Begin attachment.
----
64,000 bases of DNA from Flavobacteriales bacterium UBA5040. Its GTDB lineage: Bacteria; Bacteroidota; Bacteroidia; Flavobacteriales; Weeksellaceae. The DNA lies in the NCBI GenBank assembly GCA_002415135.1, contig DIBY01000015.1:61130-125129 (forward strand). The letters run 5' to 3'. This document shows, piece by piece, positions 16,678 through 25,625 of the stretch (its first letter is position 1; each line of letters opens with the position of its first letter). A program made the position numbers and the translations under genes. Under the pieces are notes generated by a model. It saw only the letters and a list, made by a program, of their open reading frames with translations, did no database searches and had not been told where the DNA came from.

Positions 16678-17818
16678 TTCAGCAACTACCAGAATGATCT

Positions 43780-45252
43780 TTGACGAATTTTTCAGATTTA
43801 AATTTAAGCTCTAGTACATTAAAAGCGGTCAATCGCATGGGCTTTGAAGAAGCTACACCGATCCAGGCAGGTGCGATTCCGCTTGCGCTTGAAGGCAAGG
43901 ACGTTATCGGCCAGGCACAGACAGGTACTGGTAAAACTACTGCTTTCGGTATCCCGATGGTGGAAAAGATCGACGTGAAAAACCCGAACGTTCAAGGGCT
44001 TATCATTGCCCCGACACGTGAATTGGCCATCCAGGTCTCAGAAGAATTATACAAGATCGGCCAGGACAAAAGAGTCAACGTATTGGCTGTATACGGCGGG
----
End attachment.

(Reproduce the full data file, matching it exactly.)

64,000 bases of DNA from Flavobacteriales bacterium UBA5040. Its GTDB lineage: Bacteria; Bacteroidota; Bacteroidia; Flavobacteriales; Weeksellaceae. The DNA lies in the NCBI GenBank assembly GCA_002415135.1, contig DIBY01000015.1:61130-125129 (forward strand). The letters run 5' to 3'. This document shows, piece by piece, positions 16,678 through 25,625 of the stretch (its first letter is position 1; each line of letters opens with the position of its first letter). A program made the position numbers and the translations under genes. Under the pieces are notes generated by a model. It saw only the letters and a list, made by a program, of their open reading frames with translations, did no database searches and had not been told where the DNA came from.

Positions 16678-17818
16678 TTCAGCAACTACCAGAATGATCT

Positions 43780-45252
43780 TTGACGAATTTTTCAGATTTA
43801 AATTTAAGCTCTAGTACATTAAAAGCGGTCAATCGCATGGGCTTTGAAGAAGCTACACCGATCCAGGCAGGTGCGATTCCGCTTGCGCTTGAAGGCAAGG
43901 ACGTTATCGGCCAGGCACAGACAGGTACTGGTAAAACTACTGCTTTCGGTATCCCGATGGTGGAAAAGATCGACGTGAAAAACCCGAACGTTCAAGGGCT
44001 TATCATTGCCCCGACACGTGAATTGGCCATCCAGGTCTCAGAAGAATTATACAAGATCGGCCAGGACAAAAGAGTCAACGTATTGGCTGTATACGGCGGG